Looks like Rob Ford was wrong: Ottawa says it doesn’t need a pile of provincial cash to help with Sheppard after all

Looks like Rob Ford was wrong: Ottawa says it doesn’t need a pile of provincial cash to help with Sheppard after all

The Sheppard subway extension may just get the funds it needs (Image: gloom)

Okay, this is just weird. Today the Toronto Star is reporting that Ottawa is willing to provide $330 million for the Sheppard subway extension even if the province fails to kick in the full $650 million the mayor’s office had insisted was a condition of securing federal funding for the project. It turns out that since the Sheppard LRT no longer exists, Ottawa is willing to be more flexible with its transit cash. Just yesterday, we accused them of being too inflexible, and we’re more than happy to be proven wrong in this case (although we have to admit we’re more than a little surprised).

The Star has the story:

The Harper government already intends to give the city the $333 million, said Vanessa Schneider, spokesperson for Transport, Infrastructure and Communities Minister Denis Lebel. The province would need to be a “partner” in any funding deal, she said, but would not necessarily need to contribute $650 million.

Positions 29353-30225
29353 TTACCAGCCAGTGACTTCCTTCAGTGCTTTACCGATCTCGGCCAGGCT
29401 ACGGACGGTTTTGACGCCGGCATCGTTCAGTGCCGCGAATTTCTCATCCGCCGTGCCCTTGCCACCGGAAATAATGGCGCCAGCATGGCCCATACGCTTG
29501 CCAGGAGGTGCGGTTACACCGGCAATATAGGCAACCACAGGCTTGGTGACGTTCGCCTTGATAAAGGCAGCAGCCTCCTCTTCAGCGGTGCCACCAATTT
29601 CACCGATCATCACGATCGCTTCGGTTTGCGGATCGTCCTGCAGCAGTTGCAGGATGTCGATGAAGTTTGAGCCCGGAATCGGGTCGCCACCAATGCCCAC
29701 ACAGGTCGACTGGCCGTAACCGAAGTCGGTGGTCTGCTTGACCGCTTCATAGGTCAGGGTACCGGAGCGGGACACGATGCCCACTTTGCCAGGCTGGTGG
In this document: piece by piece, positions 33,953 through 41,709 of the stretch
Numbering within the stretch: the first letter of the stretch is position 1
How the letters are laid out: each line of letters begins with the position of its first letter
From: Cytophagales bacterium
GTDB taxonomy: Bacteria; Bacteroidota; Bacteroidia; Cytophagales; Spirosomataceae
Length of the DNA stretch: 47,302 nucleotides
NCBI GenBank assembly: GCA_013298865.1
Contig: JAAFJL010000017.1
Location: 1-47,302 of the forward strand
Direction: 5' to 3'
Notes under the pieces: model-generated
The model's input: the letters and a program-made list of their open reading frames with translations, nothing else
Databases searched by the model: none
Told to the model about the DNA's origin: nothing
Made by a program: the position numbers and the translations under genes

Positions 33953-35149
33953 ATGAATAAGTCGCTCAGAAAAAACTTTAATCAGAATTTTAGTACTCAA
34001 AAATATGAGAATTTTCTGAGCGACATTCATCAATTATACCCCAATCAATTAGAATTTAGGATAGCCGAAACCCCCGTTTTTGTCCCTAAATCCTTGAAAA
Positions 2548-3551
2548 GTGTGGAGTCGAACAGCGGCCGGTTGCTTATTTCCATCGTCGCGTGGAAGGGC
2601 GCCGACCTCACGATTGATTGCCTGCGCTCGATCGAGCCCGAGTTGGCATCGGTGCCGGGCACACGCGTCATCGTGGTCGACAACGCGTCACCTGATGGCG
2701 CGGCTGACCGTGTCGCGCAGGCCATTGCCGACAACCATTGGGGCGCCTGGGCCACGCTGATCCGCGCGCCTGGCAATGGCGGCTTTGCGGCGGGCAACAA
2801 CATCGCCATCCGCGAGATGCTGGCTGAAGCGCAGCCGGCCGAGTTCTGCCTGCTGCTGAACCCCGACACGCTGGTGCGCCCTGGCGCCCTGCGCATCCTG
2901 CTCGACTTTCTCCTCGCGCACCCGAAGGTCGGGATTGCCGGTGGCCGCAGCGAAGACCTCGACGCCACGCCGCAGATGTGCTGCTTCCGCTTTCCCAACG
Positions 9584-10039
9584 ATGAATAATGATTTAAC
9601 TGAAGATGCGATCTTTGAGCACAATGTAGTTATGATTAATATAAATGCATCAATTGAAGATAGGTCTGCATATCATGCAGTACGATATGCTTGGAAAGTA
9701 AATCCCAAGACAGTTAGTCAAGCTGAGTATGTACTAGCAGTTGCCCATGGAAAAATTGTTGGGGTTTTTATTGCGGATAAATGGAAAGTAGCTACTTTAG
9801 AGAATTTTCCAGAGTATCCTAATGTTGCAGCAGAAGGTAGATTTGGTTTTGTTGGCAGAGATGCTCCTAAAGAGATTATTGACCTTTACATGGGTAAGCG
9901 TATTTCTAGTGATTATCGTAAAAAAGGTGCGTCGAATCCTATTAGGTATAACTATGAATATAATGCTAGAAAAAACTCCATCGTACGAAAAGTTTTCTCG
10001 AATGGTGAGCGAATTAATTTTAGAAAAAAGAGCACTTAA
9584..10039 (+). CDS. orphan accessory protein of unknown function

The $650 million in provincial money and the $333 million in federal money were tied together only under the former Transit City agreement to build light-rail transit (LRT) on Sheppard, Schneider said. Ford abandoned that agreement in favour of his subway plan.

What makes this story even weirder is that it’s good news for Sheppard but bad for Rob Ford. There are now some rather embarrassing questions that the mayor’s office with have to answer—for instance, why didn’t Ford and co. know that the feds were willing to open the public purse even if the province was not willing to open theirs? The Star wonders whether Ford was deliberately trying to mislead the premier’s office—which would be a very bad idea (it’s currently being denied by a “senior official” in the mayor’s circle).

But that doesn’t change the fact that this development is good news for the Sheppard extension. Now the main issue that still needs to be resolved is Queen’s Park’s opposition to spending new money on Sheppard before the Eglinton-Crosstown LRT is completed. The only way that will change is if Ottawa drops its requirement that Ontario provide matching funds—or if there’s a change at Queen’s Park come October.

Ford’s pitch to province falters as feds offer subway cash [Toronto Star]